Dear Supporter Ji,
I hope this message finds you well! This is Amrith Kaur, the Legal Director at the Sikh Coalition, writing to you about another amicus brief. This time, we collaborated with Stanford Law School’s Religious Liberty Clinic about the importance of addressing damages when Sikhs and others are discriminated against under the Religious Freedom Restoration Act (RFRA).
Currently, when someone files a lawsuit under RFRA--alleging that their religious rights were violated by the federal government--they can’t be awarded money as compensation. For example, if a federal employee is denied the right to maintain their articles of faith while at work and has to file a lawsuit under RFRA, they won’t get any monetary compensation for the time during which their rights were violated--including, say, for time when they were suspended or couldn’t go to their job. A requirement to provide compensation isn’t just about making things right for these individuals, though: It also deters the government from similar abuses in the future.
When Congress enacted RFRA, we believe they intended for people who faced religious discrimination to be able to get all manner of relief and damages, including money. The language in the RFRA statute that allows for people to file a lawsuit is very similar to language in other statues which do allow for monetary compensation, so it would make sense that RFRA would allow for a monetary award too. Often, even routine enforcement of general policies can infringe on religious minorities’ abilities to exercise their faith. Sometimes, these violations only take a matter of minutes--like when TSA agents extend their authority in the search of a Sikh at airport screening. While the infringement may not last very long and the government may take steps to correct their actions moving forward, the individuals who have been harmed should be fairly compensated--and the government should be motivated not to violate anyone's rights that way again.
On February 12, 2020 the Sikh Coalition jointly filed an amicus brief--a document that provides the U.S. Supreme Court with additional information and perspective--in the matter of Tanzin v. Tanvir. In this case, a group of Muslim men refused to act as FBI informants on their community and suffered retaliation, including by being placed on a “no fly” list. This action by the federal government was a major infringement of their religious rights, and was a clear attempt to force these Muslims to inform on other Muslims. They filed a lawsuit under RFRA, causing the FBI to remove their names from the list. However, when they tried to get money as part of their damages for the FBI’s conduct, the court held that the men were not entitled to monetary relief under the RFRA statute. The Supreme Court is now reviewing the case to determine whether these men can actually claim monetary damages even after the government fixed the underlying problem. While this case is about the experiences of Muslims, we wanted to make sure the Sikh perspective on this issue was heard, because RFRA is meant to protect religious minority groups like ours.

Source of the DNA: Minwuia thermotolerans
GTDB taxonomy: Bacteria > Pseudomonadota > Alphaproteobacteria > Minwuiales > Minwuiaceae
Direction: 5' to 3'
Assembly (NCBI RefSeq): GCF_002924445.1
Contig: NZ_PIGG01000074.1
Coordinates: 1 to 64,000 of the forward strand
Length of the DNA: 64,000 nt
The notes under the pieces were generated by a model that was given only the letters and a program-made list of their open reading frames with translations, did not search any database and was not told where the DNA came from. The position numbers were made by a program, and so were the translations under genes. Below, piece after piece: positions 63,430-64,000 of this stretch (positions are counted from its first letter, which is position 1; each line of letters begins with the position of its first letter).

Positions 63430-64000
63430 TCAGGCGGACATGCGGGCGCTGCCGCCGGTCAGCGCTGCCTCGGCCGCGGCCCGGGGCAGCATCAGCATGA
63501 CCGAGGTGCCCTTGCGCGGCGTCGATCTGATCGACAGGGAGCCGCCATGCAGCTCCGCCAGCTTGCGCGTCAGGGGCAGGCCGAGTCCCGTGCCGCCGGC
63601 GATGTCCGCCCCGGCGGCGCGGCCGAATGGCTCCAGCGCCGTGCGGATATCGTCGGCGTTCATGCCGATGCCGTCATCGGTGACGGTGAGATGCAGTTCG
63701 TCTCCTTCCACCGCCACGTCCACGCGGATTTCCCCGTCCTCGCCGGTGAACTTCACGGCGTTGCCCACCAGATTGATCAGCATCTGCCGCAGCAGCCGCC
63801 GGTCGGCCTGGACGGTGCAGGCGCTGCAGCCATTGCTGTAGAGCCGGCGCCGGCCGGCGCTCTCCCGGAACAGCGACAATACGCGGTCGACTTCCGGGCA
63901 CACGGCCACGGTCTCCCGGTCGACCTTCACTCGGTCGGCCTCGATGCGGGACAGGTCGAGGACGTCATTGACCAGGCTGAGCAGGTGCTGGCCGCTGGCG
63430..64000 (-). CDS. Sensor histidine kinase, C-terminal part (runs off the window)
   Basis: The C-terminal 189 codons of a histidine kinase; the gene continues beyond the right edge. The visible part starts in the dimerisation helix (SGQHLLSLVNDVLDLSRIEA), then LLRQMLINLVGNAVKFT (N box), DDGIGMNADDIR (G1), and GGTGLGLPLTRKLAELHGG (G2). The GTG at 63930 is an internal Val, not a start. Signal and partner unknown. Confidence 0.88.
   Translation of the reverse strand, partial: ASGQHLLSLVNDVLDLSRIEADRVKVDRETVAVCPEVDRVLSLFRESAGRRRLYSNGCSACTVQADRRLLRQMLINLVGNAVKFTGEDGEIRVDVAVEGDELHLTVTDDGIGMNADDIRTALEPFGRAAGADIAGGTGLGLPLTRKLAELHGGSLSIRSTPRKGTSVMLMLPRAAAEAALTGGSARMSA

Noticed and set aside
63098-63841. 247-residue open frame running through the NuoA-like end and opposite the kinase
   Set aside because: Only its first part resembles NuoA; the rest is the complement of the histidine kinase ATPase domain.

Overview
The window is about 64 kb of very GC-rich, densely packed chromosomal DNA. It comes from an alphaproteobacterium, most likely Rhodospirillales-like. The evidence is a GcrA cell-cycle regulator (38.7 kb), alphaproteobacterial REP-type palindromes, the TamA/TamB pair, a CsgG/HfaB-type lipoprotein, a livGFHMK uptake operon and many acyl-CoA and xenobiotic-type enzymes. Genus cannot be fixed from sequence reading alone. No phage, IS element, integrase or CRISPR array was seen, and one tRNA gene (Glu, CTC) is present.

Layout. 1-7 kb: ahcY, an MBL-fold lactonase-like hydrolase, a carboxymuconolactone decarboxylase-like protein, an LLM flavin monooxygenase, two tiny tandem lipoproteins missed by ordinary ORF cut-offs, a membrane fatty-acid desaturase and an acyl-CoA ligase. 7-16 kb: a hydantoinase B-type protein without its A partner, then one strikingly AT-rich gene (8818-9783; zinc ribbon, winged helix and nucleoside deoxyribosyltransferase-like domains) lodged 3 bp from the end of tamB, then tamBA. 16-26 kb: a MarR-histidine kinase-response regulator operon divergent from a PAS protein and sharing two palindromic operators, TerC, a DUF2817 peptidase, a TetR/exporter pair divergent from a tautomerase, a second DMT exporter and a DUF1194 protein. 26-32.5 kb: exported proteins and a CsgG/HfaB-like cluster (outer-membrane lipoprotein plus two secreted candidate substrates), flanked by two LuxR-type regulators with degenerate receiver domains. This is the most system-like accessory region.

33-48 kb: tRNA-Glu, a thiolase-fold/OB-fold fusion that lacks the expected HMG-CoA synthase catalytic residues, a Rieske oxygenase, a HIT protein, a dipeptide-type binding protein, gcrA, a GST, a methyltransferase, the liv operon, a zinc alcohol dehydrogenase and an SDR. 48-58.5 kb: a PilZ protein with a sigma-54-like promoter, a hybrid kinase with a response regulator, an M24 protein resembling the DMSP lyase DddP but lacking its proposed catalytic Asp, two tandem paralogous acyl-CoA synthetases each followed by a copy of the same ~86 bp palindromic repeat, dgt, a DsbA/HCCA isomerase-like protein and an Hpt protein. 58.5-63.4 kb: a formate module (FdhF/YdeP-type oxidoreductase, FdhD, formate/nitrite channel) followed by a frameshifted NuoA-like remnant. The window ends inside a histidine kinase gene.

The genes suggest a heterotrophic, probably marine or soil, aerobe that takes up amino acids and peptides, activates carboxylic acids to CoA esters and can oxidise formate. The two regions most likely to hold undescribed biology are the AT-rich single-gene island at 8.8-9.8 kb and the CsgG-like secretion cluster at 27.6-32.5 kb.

Most recently, the U.S. Court of Appeals for the 2nd Circuit reversed the District Court and agreed with the Muslim men that the government should pay damages under RFRA lawsuits. The government appealed, and today, the Supreme Court hears this case to decide whether the ruling that gives justice to religious minorities like Sikhs will stand. We and our partners hope that the Supreme Court decides to hold the federal government accountable for violating the free exercise of religion by allowing for monetary compensation for those whose rights were violated--including Sikhs who face discrimination--and deters the federal government from further harmful behavior.
Our brief was included in the list cited by SCOTUSblog, which tracks important cases that are before the Supreme Court; you can click that link to learn more about this case as it moves forward. Regardless of the outcome of this case, the Sikh Coalition will continue to work to ensure that the religious rights of Sikhs and other minority groups are protected from discrimination--whether from the federal goverment, private employers, or anyone else. If you or someone you know has faced bias, bigotry, or backlash, reach out to our team for free legal aid. And as always, the Sikh Coalition urges you to practice your faith fearlessly!
The Sikh Coalition
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